Haifa Beseisso, a 25-year-old Palestinian woman, arrives at our meeting in Dubai trailing layers of chiffon, wearing a pink headscarf, matching pants, and a beautiful, flowing blue robe. The clothes are her own designs, part of a statement that she works on every day as a young Muslim woman in a contentious world. For her digital show, Fly with Haifa, on her YouTube channel, she set herself on a mission to promote a new image of Islam. With her style of hijab, her statement earrings that peek out from her head covering and her big rings that contrast with the softness of her clothes, her very appearance prompts debate.
“People think of us as oppressed women” she says, referring to her Palestinian and Muslim identity. “They don’t know that when I graduated from college, my uncle brought me a world map and told me ‘Pick any country you want to see. Your graduation gift is a ticket that will enable you to see all that you want.’ Nothing about this is oppressive.” Haifa ended up going to 30 countries within a few years after her graduation as she taped her performance.
In Italy, she wore a billboard with the words “I am a Muslim,” and left a blank space for anybody to fill it as they wished. At first, no one approached her. But eventually, a mother and a daughter walked up to her and wrote “Bellissimo.”
“At the beginning, I feared people may write negative things. But eventually as more and more people approached me and started writing, I realized it was all beautiful. One man wrote: ‘I am Christian and you are my sister. Human just like me.’”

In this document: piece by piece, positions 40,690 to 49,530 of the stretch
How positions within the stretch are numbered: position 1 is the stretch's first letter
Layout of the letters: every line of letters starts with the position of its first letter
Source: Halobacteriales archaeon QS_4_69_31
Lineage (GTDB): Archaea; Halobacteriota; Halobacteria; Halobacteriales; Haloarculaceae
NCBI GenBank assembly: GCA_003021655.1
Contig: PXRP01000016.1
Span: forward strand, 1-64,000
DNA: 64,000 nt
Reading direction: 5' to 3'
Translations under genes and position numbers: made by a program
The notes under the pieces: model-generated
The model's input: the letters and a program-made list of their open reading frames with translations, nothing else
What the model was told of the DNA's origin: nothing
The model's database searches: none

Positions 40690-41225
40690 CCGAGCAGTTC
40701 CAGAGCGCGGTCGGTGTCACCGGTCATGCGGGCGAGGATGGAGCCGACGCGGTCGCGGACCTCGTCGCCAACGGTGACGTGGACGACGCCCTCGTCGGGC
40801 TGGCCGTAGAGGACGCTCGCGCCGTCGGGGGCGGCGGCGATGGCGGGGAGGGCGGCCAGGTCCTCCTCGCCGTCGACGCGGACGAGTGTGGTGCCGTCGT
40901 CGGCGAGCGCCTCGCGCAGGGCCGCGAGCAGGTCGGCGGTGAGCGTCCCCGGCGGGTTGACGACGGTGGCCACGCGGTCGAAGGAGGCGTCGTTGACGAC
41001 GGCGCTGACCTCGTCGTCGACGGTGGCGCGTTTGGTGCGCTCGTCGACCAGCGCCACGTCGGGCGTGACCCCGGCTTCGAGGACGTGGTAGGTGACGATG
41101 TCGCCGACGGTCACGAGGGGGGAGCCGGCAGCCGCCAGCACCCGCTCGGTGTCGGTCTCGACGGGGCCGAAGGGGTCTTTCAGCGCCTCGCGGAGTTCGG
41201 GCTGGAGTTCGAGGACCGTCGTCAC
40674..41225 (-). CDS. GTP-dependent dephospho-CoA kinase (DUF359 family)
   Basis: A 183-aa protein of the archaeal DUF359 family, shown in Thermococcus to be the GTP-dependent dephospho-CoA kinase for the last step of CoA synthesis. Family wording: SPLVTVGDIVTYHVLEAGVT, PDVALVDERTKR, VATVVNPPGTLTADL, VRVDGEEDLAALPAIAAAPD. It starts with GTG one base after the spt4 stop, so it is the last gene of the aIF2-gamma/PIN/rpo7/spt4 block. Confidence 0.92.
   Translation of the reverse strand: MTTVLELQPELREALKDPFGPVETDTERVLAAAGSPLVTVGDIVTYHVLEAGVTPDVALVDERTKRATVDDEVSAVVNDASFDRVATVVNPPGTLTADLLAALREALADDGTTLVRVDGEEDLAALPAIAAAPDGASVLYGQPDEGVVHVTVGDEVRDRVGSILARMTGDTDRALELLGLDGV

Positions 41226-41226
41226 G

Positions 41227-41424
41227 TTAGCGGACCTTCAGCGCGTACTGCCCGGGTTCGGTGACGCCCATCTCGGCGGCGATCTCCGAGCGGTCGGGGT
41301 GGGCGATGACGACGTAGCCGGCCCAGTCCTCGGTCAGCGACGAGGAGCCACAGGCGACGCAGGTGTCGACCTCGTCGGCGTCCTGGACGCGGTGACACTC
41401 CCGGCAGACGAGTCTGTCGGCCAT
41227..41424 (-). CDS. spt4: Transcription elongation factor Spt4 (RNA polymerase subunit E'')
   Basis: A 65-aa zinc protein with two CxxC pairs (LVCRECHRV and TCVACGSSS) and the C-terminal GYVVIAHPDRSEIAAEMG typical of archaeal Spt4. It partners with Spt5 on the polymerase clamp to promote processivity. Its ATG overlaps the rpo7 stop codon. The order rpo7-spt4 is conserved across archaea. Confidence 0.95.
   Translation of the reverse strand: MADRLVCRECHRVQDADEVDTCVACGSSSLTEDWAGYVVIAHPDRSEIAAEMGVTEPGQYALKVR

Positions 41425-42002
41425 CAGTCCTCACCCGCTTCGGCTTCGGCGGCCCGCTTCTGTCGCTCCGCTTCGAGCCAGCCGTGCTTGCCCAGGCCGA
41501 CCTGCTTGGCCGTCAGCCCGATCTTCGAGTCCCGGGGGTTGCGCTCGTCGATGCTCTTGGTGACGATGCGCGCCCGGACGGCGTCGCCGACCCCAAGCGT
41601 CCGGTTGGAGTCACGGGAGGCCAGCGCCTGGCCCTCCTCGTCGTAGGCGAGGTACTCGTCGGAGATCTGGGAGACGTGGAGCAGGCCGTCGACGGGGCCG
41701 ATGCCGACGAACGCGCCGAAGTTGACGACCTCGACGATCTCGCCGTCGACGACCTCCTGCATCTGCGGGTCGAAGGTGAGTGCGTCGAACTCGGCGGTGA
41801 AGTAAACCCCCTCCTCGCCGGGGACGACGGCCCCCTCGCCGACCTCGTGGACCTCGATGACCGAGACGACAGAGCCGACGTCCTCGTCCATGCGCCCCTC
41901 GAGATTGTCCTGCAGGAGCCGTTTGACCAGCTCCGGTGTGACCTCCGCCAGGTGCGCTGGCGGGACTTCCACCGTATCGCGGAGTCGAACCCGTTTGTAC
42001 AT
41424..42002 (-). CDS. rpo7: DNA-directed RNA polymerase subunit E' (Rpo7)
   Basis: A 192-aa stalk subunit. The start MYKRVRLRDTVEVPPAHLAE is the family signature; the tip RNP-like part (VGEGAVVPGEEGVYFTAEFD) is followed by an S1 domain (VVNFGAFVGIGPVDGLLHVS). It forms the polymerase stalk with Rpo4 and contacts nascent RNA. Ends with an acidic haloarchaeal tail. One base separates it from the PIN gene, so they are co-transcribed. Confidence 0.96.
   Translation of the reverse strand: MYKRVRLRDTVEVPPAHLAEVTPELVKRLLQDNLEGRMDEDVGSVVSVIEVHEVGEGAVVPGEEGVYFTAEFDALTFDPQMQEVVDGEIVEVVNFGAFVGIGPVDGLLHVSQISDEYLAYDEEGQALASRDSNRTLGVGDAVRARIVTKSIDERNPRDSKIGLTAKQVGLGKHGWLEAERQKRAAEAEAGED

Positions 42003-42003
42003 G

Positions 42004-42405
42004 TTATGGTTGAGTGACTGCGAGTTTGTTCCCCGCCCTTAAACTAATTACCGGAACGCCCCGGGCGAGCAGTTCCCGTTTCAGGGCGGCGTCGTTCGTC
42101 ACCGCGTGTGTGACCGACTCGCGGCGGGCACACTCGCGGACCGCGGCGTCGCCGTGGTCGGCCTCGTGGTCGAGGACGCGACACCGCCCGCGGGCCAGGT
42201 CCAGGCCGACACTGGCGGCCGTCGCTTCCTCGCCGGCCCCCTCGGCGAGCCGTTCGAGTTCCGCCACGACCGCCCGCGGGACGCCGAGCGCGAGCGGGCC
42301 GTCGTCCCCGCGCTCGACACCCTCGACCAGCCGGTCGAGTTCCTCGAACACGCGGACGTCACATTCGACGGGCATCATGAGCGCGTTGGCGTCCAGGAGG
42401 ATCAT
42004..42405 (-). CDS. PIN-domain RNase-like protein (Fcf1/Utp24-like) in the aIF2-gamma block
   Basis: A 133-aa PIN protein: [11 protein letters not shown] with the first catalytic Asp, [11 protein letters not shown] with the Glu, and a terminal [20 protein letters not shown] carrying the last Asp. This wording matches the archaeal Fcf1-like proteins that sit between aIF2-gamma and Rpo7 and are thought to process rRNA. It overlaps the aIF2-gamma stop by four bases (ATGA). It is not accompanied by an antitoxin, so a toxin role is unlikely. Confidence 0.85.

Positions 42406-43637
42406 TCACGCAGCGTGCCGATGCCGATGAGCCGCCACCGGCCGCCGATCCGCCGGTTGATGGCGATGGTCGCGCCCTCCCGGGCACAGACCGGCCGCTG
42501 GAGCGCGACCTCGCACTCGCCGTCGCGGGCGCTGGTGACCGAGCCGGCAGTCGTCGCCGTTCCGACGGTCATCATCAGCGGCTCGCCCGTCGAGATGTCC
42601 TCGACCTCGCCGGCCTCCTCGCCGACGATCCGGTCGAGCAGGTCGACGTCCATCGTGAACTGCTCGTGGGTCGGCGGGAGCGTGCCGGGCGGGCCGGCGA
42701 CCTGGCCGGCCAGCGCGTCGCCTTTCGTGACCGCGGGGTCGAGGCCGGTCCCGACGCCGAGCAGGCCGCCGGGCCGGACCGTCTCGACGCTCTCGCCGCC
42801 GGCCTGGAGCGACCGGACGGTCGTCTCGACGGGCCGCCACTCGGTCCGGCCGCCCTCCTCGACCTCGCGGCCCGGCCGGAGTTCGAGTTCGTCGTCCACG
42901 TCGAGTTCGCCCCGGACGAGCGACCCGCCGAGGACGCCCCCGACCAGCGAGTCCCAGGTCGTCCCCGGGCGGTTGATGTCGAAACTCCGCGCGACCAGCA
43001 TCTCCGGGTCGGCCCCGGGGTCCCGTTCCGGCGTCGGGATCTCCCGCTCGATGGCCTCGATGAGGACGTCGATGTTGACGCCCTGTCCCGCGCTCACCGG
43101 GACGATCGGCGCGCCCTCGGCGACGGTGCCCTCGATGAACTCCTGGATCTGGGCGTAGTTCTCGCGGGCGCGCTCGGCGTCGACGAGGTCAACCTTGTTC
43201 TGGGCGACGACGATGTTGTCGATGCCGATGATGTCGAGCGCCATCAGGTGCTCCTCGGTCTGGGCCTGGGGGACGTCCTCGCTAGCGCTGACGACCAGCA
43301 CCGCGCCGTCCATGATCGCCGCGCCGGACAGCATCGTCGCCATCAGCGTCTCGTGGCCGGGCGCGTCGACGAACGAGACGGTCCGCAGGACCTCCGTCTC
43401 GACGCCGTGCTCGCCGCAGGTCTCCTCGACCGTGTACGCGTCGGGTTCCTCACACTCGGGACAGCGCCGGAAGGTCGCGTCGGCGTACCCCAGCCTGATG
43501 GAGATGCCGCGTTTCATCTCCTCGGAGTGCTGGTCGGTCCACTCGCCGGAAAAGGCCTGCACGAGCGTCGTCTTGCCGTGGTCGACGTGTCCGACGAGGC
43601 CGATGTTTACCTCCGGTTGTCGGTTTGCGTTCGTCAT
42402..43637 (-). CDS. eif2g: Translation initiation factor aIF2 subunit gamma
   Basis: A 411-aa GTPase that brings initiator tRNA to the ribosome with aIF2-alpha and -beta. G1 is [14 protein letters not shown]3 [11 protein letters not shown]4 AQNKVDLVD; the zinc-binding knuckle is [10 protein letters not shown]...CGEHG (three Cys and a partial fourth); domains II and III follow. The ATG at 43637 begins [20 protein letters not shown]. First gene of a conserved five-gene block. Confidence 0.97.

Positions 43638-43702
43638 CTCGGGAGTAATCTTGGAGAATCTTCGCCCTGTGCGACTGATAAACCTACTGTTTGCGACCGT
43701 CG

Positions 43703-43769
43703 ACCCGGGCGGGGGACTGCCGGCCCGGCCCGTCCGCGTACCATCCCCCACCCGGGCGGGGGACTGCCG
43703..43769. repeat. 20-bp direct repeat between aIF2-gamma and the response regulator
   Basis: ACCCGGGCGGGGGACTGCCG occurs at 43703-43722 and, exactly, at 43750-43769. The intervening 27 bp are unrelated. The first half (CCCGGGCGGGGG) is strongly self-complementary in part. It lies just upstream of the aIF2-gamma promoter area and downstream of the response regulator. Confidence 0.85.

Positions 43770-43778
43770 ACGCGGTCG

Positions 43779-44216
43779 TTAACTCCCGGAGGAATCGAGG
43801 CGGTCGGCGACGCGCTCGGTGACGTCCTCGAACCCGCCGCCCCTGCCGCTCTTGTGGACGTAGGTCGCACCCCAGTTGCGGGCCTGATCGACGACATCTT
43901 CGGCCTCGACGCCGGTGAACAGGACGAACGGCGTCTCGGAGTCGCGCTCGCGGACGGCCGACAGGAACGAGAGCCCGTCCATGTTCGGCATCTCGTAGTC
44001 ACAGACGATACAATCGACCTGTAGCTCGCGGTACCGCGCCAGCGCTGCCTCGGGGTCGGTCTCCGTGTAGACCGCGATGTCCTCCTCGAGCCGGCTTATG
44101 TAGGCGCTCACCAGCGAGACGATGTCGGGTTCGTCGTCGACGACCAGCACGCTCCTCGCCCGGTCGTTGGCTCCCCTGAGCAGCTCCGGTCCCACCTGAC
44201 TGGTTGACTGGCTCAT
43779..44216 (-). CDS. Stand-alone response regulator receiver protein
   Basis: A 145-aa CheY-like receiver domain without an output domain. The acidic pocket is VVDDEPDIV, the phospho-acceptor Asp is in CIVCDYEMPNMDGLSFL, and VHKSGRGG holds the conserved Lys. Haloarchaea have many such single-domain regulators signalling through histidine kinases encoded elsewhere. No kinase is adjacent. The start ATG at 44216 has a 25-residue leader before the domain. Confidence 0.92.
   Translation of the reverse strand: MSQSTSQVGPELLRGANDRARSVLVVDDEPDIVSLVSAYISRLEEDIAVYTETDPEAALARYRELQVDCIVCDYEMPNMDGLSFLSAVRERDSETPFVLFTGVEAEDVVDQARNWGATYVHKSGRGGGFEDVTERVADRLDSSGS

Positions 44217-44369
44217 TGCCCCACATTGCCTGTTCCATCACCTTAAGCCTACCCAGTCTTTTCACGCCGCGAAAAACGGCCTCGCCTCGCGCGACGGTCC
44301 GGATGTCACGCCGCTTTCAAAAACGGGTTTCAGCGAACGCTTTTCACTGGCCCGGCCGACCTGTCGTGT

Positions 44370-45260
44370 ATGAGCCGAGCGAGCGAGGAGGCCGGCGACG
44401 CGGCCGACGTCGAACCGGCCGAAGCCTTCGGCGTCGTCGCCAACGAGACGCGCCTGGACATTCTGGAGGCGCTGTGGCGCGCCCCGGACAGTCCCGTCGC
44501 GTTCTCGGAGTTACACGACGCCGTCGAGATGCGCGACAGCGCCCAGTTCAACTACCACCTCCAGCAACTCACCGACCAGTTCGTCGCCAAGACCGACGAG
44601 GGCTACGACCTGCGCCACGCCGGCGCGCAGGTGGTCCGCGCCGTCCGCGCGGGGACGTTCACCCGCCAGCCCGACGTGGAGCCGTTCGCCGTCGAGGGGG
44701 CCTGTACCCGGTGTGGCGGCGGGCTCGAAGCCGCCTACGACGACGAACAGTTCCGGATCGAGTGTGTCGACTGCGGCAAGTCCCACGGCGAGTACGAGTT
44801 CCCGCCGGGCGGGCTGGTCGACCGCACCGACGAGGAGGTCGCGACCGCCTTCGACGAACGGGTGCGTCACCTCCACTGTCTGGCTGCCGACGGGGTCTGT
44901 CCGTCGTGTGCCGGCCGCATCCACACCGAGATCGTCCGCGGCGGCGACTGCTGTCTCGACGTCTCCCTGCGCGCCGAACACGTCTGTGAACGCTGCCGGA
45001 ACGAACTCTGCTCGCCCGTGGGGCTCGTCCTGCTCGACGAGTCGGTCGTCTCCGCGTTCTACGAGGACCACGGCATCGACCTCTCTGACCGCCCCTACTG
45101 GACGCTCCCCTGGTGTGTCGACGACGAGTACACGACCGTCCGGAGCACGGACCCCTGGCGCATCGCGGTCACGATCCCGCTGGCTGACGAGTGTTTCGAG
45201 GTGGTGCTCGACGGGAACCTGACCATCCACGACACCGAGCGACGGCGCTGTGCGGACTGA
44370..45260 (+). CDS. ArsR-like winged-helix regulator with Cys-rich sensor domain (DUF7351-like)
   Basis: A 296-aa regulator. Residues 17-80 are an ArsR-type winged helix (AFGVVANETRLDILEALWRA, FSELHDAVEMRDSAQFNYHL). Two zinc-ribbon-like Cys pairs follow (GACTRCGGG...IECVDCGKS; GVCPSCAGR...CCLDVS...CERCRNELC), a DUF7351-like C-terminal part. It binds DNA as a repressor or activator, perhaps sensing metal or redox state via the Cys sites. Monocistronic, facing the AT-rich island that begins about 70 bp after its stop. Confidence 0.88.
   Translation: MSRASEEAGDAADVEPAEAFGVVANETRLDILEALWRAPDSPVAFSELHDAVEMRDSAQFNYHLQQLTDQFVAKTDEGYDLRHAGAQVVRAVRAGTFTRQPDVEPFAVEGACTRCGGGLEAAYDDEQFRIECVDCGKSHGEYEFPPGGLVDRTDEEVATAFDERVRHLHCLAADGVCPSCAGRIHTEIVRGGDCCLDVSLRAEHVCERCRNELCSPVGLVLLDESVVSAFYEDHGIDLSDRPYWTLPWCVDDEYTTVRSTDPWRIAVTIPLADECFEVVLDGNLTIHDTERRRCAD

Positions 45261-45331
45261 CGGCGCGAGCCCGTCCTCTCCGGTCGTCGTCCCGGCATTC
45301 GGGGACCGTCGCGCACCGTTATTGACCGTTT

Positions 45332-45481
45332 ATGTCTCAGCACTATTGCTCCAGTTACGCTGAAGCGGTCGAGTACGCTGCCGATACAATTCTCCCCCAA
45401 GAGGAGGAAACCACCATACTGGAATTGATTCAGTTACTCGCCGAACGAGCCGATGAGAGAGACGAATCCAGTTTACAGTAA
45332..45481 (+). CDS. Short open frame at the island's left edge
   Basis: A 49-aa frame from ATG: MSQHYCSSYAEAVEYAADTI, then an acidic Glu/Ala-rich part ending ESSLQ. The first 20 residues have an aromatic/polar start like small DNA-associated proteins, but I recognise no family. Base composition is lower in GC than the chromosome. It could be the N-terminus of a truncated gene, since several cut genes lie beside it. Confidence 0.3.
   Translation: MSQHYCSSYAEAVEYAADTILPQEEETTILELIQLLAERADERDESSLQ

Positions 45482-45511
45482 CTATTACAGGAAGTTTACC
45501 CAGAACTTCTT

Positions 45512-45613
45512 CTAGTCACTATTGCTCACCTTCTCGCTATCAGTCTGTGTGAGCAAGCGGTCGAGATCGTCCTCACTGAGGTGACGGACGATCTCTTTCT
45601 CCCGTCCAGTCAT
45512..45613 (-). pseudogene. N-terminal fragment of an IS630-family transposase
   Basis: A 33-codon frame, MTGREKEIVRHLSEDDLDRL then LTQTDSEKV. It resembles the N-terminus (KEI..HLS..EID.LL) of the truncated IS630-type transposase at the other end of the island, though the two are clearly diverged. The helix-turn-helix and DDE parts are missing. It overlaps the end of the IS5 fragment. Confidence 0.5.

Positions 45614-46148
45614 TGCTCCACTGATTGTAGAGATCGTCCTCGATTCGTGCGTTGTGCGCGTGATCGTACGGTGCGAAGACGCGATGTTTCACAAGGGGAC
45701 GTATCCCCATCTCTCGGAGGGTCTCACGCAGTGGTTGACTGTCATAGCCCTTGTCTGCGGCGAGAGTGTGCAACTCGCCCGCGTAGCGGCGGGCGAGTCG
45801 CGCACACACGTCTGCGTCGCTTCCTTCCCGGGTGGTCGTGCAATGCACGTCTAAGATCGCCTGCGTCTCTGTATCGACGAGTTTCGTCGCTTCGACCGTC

In London Haifa asked a different question. She wanted to know what they thought of her when they saw her headscarf. One woman wrote that it was “like a gift wrap. it frames your face like picture.” Some wondered why people wear black abaya (a robe that covers their bodies). “Is a woman happy if she covers her face with black?” people asked Haifa, engaging in honest conversations.
To properly address the questions and curiosity, Haifa filmed with some of her friends from different walks of life — mountain climbers, engineers. “I wanted to show the world how Muslim women are living their lives — most of them have a normal life and they do all that they want.”
Haifa says her project was motivated by her desire to counter what she believed to be a misperception: “The image of Islam is so negative these days that even Muslims are afraid of saying they are Muslims.”
But when she traveled to India, Japan, South Korea and America with her headscarf and camera, she witnessed something else. Most people, she says, were positive and curious and “when I engaged with them in conversations about their dreams and share with them my dreams, they opened up and all barriers were gone.”
“Yes, there is racism in the world. But I feel like we both are going through racism and discrimination including amongst us Arabs.”